Tuesday, November 02, 2010



 I know that expressing disappointment in Obama is getting tedious but I couldn't agree more with Roger Cohen's assessment.

Get Bold, Barack

via NY Times

WASHINGTON — I was among the early and strong supporters of Barack Obama. America was stuck and it seemed to me he could take the country forward into the 21st century, which began so tragically in downtown New York and here in the nation’s capital. Like many, at midterm, I’m struggling with my disappointment.

I’ve asked myself: Would Hillary Clinton, experienced and attuned to blue-collar America, have been stronger and more capable of lifting the national mood? I’ve thought to myself: Is it unfair to feel this disillusionment given the scale of Obama’s inherited problems? And I’ve wondered, given the visceral disrespect for the president from the Tea Party — a foul scorn full of innuendo that skirts the boundaries of racism — whether Obama could have done anything to reach across the aisle?

To all these questions, at different times, I’ve had different answers. No, says one voice, get over it, he’s doing the best he could to lift America from the double whammy of war and economic meltdown. He’s smart and curious — and, anyway, just consider the mystical-nationalist-insular alternative.

Oh yeah, says another, he’s too cool a customer, a beguiling construct more than flesh and blood, an empty vessel for a misplaced idealism, a politician averse to pressing the flesh (and what else is politics?), a man who — not for nothing — tilts his chin upward when he speaks.

Back and forth go the voices, but there’s no getting away from the disappointment. This president feels flat — and somehow not quite genuine. He should place above his bed the words of Jonathan Alter: “Logic can convince but only emotion can motivate.”

On arriving in New York from London, I went to a party on the Upper East Side. It was a well-heeled crowd, almost all Obama supporters a couple of years back. “The guy’s a phony,” one guest said. “We need a Bloomberg, somebody who can manage,” said another, referring to the billionaire mayor of New York. “All this Clinton nostalgia, it’s because Obama is a loner, not interested in people,” said a third.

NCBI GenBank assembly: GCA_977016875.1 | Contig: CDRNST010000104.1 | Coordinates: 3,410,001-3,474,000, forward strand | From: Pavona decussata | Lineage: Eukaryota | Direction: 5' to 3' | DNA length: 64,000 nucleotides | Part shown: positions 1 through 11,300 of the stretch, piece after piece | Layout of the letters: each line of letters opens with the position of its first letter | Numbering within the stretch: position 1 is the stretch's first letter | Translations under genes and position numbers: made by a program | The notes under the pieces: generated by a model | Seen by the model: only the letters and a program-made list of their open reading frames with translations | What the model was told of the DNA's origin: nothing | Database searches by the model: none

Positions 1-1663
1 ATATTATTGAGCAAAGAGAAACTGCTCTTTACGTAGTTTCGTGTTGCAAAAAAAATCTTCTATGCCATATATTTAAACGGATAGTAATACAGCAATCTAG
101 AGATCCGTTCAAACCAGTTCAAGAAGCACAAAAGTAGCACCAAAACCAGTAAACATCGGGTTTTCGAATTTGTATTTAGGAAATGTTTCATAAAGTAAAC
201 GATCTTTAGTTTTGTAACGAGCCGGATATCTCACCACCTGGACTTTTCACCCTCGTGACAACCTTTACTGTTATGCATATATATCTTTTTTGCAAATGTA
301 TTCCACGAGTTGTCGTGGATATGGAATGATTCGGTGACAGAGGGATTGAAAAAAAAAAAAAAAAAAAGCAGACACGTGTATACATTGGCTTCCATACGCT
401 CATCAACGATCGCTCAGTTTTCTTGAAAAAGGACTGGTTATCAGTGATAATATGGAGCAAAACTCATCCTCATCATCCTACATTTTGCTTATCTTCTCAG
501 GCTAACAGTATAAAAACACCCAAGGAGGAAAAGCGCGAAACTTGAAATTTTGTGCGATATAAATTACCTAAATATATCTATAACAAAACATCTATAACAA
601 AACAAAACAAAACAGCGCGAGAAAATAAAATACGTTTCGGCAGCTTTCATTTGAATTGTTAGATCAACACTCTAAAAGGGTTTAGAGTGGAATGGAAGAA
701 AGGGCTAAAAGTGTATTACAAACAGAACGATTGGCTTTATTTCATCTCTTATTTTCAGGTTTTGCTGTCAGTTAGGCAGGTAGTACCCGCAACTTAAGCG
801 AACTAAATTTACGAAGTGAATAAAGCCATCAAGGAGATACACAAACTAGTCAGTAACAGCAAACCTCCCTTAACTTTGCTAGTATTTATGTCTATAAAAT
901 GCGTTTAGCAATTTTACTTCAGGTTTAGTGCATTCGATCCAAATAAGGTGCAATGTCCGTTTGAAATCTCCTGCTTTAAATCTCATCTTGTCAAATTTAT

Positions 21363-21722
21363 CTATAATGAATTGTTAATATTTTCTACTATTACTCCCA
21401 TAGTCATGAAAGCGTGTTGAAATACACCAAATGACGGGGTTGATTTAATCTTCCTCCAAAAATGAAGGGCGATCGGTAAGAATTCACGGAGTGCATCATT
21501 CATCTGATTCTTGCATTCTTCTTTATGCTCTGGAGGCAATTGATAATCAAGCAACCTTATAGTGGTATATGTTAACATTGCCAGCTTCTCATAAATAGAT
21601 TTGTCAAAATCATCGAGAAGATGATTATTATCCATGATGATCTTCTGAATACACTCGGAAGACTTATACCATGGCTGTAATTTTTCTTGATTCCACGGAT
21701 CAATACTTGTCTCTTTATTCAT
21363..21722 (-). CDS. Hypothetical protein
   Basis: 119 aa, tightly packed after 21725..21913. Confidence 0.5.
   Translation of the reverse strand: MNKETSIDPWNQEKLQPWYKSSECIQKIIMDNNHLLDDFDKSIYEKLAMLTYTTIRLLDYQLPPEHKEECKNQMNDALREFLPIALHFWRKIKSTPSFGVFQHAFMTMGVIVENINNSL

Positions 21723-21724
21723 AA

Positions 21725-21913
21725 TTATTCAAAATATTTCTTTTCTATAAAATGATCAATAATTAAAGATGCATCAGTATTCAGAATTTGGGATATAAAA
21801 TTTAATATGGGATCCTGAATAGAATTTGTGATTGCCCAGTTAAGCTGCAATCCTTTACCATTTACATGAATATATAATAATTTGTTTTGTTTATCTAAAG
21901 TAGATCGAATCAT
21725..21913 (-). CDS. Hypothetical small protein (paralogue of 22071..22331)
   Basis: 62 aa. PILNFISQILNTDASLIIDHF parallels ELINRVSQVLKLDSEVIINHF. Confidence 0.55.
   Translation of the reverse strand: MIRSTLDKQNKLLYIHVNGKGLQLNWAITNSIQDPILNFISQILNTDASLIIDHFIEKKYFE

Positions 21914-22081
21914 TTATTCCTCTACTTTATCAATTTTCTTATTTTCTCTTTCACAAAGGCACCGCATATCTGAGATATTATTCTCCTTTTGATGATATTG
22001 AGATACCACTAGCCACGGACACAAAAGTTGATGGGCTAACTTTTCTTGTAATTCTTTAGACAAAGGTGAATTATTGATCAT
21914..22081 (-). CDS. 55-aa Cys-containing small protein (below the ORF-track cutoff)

I was a struck by how people aren’t sure where Obama’s headed. There’s no narrative to the presidency. It was about believable change. Now the president seems less a passionate change agent than a careful calculator unsure of his core beliefs. In London, you know what Prime Minister David Cameron is about: rowing back the state and slashing the deficit. Agree or disagree, there’s a narrative. It helps.

Another foreign leader came to mind, President Luiz Inácio Lula da Silva of Brazil, now about to leave office after an extraordinary presidency. Here are two outsider politicians with lullaby-like names and the kinds of faces not previously seen on their nations’ banknotes, breaking molds of race or class. But there the resemblance ends.

Lula proved all of a piece — one of eight children from the impoverished far north of Brazil, a former steelworker who repaired social fracture in one of the world’s most unequal societies. Obama has so far failed that critical authenticity test.

There was an anti-establishment frisson to Obama, the black man who battled to overcome prejudice and America’s “original sin” to win the nation’s highest office. Yet he has revealed himself as an elite product of America’s elite schools, a politician who built his image with great intelligence but shows little taste for the nitty-gritty. Bipartisanship, when it’s not just oratory, begins with small gestures.

I was talking to a Democratic Party donor, a Kansas City businessman. He said he’s given over $30,000 to Obama — and not a word of thanks. He was irritated. Lots of people think this president is too smug to write thank-you notes or make quick courtesy calls.

After the inevitable midterm defeat, Obama needs to make some decisions. He’s stuck on the 20-yard line in domestic and foreign policy. The facile attacks on “fat-cat bankers” have to end. They don’t convince the left and they infuriate the right. Prosecute, by all means, but don’t rail. And remember that Americans get good housekeeping in the end. One $787 billion fiscal injection is enough.

Americans are trying to de-leverage. They’ll follow a president who says extending tax cuts for the rich is madness. They might buy a consumption tax. But the president has to lead.

Obama is confronting an international conviction that he’s hesitant. The agonizing review that led to the Afghan surge left an impression of uncertainty. In the end we got what some have called the Groucho Marx Hello, I Must be Going! plan, a brief reinforcement to be reversed in time for the 2012 campaign. In the Middle East, too, domestic politics have trumped change, with resulting equivocation and familiar paralysis.

Boldness characterized Obama’s campaign; only that will get him re-elected in 2012. He needs to invigorate his team with doers rather than thinkers. He needs to become serious about balancing the budget. He needs a foreign policy that reflects a changed world not a churlish Congress.

And he must admit to himself that perhaps the disappointed are not misguided but rational, even scientific — words he likes.

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